For practical reasons we will focus our discussion below on FRAX, QFracture and GARVAN, as only these tools have been the subject of more than two validation studies testing exactly the same algorithm. FRISC has three validation studies, but each of them considered a different number of risk factors.
FRAX, GARVAN and QFracture can differentially predict risk in men and women and estimate the risk for hip and MOP fracture. However, the definition of the latter is different in each tool, thus precluding direct comparison.
QFracture and updated QFracture (2012) include a larger number and wider variety of clinical risk factors than FRAX and GARVAN. It is likely that algorithms with the longest lists of risk factors will have feasibility and adherence problems, but also greater accuracy. On the other hand, shorter lists may decrease the accuracy of the prediction. In some studies, the authors excluded some of required risk factors, which inevitably weakens the robustness of the prediction, even if the impact upon the AUC and c-statistic is typically small.79 ,80 In fact, even strong risk factors will have a minimal impact on the AUC if their prevalence in the studied population is low. This may be mistakenly reassuring and, as a rule, prediction tools should be used in strict accordance with the instructions provided by the authors, which in turn reflect the conditions of validation. There are, therefore, several potential caveats in the conclusion that deleting risk factors or opting for simpler ones is a good choice on the basis of the AUC alone.81
In FRAX, fracture probability is computed taking both the risk of fracture and the risk of death into account. Neither GARVAN nor QFracture include mortality. Kanis et al81 have shown that this induces an inadequate continuous increase in the risk predicted by GARVAN in very advanced age. It is possible that the same may happen with QFracture.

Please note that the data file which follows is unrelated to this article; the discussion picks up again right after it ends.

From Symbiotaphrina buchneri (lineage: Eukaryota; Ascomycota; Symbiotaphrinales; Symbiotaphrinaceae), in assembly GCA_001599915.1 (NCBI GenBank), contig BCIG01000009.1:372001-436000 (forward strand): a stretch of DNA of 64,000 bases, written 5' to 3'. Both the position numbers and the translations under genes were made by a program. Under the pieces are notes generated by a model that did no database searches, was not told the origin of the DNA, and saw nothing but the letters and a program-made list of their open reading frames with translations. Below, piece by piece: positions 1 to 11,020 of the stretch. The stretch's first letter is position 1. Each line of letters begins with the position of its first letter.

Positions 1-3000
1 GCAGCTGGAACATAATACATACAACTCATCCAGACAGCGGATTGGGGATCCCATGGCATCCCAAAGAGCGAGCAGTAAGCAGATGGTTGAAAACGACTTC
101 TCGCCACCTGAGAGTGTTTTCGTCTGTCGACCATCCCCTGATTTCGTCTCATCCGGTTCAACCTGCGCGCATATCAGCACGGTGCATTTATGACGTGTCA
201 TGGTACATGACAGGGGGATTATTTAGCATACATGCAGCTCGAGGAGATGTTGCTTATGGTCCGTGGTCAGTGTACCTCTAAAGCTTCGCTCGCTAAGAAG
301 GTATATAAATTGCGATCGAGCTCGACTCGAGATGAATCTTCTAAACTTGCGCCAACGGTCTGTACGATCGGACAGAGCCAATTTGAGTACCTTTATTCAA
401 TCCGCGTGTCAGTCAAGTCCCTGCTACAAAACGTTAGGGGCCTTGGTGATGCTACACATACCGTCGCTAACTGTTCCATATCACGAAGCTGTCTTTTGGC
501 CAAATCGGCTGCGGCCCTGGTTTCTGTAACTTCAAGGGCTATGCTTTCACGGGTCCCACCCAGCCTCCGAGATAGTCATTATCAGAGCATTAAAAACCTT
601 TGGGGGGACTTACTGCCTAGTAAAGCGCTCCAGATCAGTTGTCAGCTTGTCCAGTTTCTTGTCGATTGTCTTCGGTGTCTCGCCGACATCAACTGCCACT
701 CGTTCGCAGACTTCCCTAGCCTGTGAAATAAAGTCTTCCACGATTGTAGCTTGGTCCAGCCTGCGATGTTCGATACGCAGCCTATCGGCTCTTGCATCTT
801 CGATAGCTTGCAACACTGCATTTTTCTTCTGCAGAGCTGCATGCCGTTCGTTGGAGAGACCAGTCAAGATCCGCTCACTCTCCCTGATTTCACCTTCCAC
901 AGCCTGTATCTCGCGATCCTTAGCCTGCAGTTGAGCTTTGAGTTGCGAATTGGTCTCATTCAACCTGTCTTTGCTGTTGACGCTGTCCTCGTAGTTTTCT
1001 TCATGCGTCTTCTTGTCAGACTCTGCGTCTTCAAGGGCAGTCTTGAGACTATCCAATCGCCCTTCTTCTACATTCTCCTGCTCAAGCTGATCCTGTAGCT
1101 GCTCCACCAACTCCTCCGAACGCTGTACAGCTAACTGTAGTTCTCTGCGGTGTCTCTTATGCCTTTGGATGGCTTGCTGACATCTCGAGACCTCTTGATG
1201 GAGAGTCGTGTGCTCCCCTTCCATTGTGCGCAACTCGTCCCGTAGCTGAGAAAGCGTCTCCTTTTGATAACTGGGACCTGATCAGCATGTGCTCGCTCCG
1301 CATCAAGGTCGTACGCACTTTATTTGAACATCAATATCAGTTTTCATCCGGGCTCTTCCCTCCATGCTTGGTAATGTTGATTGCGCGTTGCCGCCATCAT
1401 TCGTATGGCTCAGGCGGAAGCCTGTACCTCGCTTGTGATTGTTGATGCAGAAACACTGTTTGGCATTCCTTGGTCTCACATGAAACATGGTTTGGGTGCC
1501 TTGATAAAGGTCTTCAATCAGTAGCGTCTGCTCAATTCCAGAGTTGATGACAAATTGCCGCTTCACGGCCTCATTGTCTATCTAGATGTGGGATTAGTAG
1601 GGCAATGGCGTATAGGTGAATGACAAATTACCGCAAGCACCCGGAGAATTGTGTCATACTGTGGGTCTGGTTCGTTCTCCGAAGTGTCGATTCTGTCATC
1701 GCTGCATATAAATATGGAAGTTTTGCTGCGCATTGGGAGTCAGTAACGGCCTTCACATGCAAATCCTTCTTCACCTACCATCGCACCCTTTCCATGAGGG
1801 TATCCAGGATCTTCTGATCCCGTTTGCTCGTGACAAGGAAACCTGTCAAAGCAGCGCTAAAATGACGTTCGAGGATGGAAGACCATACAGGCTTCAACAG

Accuracy of estimates
Comparing instruments based on their AUCs, we found important pitfalls related, first and foremost, to differences in the definitions of events and to the participants’ characteristics.81 AUCs also tend to be smaller, the narrower the age range and the longer the duration of follow-up.81
To avoid these pitfalls we have: (a) appraised the quality of studies; (b) excluded the original studies, that is, derivation models from meta-analysis; and (c) restricted the comparative analysis to minimally comparable data (hip fractures).
We found that the meta-analysis of studies indicates higher AUCs with QFracture (0.89 and 0.87) than FRAX (0.74 and 0.71) when comparable data are available: hip fractures in women and men, respectively, both without BMD. The 95% CIs in the main two studies and the overall results of QFracture are practically residual and much smaller than those observed for FRAX (0.68 to 0.80 and 0.65 to 0.77), which reflects the larger number of participants in the QFracture studies. QFracture was designed for integration into electronic records systems where all necessary data have already been collected as part of routine care, as in the clinical research databases that served to derive and validate the model. The tool is incorporated into the electronic system allowing automatic calculation. The setting is very convenient but extremely hard to reproduce elsewhere. Derivation and validation were performed in different population samples, but from the same country, which favours a higher AUC. The fact that the tool amenable to meta-analysis (QFracture 2009) is no longer available adds to these difficulties.
Adding BMD to FRAX increases the AUC from 0.74 to 0.79 in women, and from 0.71 to 0.77 in men, but this is still below the values achieved with QFracture (0.89 and 0.87, respectively). Comparing the meta-analysis for GARVAN and FRAX, is only possible for hip fractures in women, using BMD—the results indicate a small numerical advantage for FRAX.
The performance of all these tools was validated for the general population. Thus, their application for specific settings (eg, osteoporosis population, secondary causes of osteoporosis) implies a risk of error. Further studies should also evaluate the threshold for use in clinical practice. Comparison between tools should, ideally, be made in the same population.
Limitations and strengths of this study
Assessing the quality of the studies with QUADAS-2 proved a difficult task, mostly due to poor reporting, and may be controversial as regards some points.
Concerning the meta-analysis, we frequently had to calculate the SE based on other parameters, which may have led to slightly different results (at a centesimal level).